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 Gaganendranath Tagore  (1867 - 1938)

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Lived/Active: India      Known for: modernist painting, cartoons, lithographs

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Ad Code: 3
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from Auction House Records.
The Illumination of the Shadow
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This biography from the Archives of AskART:
Please note: Artists not classified as American in our database may have limited biographical data compared to the extensive information about American artists.

Gaganendranath Tagore (September 18, 1867—1938) was an Indian painter and cartoonist of the Bengal school*. Along with his brother Abanindranath Tagore, he was counted as one of the earliest modern artists in India.

Gaganendranath Tagore was born at Jorasanko into a family whose creativity defined Bengal's cultural life. Gaganendranath was the eldest son of Gunendranath Tagore, who was a grandson of "Prince' Dwarkanath Tagore. His brother Abanindranath was a pioneer and leading exponent of the Bengal School of Art. He was a nephew of the poet Rabindranath Tagore.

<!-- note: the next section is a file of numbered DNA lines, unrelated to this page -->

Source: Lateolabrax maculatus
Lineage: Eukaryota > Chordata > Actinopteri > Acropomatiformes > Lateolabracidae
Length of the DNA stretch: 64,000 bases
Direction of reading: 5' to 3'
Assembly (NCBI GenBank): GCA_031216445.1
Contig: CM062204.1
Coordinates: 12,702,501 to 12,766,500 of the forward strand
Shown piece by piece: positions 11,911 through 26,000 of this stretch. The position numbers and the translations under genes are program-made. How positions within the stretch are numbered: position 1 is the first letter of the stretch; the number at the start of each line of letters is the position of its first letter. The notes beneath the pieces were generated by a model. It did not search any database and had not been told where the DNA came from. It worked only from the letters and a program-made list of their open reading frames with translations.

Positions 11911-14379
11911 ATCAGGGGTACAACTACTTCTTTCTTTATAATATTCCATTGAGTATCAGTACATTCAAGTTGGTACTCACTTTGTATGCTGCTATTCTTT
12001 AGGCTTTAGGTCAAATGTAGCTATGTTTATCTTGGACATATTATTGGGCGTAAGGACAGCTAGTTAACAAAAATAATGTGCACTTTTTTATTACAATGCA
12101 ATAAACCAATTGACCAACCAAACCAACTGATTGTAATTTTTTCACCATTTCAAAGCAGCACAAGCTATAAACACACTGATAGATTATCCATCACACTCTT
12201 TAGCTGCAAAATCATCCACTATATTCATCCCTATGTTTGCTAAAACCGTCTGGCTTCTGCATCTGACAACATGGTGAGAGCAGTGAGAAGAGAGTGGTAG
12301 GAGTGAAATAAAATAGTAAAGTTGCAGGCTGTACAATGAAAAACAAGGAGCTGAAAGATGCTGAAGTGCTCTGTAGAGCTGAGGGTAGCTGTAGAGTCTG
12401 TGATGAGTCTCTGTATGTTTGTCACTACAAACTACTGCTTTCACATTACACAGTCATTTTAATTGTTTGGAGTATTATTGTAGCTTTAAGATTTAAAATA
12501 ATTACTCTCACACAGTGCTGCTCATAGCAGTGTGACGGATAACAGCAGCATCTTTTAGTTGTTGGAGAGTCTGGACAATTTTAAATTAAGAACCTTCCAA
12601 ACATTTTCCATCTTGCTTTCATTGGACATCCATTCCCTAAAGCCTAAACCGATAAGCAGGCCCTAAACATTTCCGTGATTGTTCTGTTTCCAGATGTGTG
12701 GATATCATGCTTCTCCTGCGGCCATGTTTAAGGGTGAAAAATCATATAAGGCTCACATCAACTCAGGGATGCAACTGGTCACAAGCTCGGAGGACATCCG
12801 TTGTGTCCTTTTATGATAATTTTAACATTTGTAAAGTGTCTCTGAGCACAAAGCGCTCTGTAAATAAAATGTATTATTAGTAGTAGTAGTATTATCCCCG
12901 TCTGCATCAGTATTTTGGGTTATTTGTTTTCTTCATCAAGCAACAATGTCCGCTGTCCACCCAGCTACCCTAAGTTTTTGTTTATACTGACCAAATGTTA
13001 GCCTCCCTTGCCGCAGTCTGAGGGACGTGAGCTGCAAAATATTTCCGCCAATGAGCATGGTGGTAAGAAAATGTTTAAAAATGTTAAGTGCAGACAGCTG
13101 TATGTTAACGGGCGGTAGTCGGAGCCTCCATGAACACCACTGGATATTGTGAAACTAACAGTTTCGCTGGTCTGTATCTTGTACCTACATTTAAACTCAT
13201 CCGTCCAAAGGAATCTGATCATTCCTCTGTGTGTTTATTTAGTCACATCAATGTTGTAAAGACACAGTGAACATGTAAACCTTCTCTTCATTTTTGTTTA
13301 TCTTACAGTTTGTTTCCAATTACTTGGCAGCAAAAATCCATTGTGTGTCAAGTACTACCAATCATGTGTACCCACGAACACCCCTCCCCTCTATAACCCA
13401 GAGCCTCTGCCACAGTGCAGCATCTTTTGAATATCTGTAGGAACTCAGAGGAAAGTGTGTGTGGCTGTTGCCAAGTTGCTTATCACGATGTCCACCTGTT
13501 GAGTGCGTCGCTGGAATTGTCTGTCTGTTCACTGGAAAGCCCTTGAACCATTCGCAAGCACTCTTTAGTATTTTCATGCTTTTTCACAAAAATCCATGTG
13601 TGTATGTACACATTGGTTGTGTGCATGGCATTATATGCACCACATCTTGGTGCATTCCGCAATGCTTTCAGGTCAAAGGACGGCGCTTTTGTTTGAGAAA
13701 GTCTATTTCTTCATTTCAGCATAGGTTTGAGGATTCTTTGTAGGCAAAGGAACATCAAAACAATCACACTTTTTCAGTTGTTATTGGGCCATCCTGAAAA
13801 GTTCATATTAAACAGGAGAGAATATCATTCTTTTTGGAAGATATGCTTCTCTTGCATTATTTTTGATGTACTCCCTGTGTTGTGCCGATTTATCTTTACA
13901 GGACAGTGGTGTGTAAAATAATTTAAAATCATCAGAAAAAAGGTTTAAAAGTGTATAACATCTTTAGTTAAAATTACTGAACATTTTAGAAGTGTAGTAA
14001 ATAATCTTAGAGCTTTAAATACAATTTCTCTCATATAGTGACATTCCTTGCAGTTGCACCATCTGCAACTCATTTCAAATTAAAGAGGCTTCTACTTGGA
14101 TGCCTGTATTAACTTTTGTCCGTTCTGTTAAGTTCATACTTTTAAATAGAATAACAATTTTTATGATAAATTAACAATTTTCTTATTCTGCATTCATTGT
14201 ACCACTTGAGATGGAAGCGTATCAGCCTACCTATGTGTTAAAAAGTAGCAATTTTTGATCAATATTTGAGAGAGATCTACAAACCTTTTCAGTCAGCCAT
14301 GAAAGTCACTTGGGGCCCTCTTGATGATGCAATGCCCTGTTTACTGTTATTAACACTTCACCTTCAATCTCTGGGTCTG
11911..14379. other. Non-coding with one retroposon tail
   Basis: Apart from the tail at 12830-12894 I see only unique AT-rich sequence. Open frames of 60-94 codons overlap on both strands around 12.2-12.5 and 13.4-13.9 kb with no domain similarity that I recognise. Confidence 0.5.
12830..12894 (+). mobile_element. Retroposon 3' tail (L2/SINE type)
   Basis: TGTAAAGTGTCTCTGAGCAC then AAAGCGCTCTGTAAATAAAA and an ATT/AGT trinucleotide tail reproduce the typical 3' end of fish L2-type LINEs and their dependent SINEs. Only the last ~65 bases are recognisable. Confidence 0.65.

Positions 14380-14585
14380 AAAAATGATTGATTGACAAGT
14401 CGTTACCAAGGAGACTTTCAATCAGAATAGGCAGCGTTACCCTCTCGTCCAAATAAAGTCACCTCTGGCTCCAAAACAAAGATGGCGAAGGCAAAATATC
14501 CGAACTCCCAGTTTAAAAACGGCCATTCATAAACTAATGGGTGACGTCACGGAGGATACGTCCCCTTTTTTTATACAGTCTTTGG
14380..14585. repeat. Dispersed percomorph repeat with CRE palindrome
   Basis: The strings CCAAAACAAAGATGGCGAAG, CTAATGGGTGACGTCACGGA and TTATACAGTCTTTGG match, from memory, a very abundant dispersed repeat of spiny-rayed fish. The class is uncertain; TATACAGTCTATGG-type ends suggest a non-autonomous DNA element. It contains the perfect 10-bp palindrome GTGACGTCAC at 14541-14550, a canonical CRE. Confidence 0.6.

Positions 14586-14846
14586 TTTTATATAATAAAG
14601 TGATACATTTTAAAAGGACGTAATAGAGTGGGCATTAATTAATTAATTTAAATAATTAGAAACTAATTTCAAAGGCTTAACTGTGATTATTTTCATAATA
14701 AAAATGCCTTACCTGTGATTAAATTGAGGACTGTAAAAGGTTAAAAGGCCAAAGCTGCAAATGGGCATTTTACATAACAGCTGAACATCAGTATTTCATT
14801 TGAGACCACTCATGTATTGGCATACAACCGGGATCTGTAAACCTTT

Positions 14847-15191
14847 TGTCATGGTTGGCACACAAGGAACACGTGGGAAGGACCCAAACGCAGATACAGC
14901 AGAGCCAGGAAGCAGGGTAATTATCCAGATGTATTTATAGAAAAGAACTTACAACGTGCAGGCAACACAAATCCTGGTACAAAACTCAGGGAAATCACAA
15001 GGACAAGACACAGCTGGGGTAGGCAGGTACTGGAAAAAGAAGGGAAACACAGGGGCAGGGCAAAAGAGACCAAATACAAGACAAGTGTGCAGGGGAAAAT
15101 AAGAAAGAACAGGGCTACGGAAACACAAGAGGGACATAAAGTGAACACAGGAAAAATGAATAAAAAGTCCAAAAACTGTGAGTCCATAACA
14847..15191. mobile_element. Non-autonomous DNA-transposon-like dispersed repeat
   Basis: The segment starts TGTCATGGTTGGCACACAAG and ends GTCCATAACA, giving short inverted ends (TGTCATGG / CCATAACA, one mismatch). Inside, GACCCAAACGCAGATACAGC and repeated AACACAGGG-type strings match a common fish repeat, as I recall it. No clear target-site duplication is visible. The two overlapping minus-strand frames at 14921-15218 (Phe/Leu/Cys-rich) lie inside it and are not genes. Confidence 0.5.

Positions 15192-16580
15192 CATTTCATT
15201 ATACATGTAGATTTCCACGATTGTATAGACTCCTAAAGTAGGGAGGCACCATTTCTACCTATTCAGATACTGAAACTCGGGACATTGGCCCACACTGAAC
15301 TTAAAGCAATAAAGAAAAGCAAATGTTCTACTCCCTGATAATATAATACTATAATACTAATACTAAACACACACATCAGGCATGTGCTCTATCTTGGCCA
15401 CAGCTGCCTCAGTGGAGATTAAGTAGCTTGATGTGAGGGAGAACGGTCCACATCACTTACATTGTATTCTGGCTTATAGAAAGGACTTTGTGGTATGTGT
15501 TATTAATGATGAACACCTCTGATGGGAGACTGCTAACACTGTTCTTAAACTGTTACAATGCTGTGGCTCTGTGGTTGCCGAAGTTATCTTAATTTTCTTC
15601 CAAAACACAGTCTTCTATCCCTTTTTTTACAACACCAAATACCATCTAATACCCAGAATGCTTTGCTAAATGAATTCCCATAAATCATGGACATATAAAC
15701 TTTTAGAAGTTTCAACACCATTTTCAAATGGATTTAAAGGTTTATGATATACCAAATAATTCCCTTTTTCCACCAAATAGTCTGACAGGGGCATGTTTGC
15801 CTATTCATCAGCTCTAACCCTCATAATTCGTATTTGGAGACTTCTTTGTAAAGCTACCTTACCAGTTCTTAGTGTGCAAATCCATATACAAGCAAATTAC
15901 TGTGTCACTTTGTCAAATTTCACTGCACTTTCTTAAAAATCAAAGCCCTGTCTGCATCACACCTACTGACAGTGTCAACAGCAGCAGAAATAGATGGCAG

Gaganendranath received no formal education but trained under the watercolourist Harinarayan Bandopadhyay. In 1907, along with his brother Abanindranath, he founded the Indian Society of Oriental Art, which later published the influential journal Rupam. Between 1906 and 1910, the artist studied and assimilated Japanese brush techniques and the influence of Far Eastern art into his own work, as demonstrated by his illustrations for Rabindranath Tagore’s autobiography Jeevansmriti (1912). He went on to develop his own approach in his Chaitanya and Pilgrim series.

Gaganendranath eventually abandoned the revivalism of the Bengal School and took up caricature*. The Modern Review published many of his cartoons in 1917. From 1917 onwards, his satirical lithographs* appeared in a series of books, including Play of Opposites, Realm of the Absurd and Reform Screams.

Between 1920 and 1925, Gaganendranath pioneered experiments in modernist painting. Partha Mitter describes him as “the only Indian painter before the 1940s who made use of the language and syntax of Cubism in his painting”. From 1925 onwards, the artist developed a complex post-cubist style.

Gaganendranath also took a keen interest in theatre, and wrote a children's book in the manner of Lewis Carroll, Bhodor Bahadur (‘Otter the Great’).[3]

Source:
"Gaganendranath Tagore", Wikipedia, en.wikipedia.org/wiki/Gaganendranath_Tagore (Accessed 1/26/2013)

* For more in-depth information about these terms and others, see AskART.com Glossary http://www.askart.com/AskART/lists/Art_Definition.aspx


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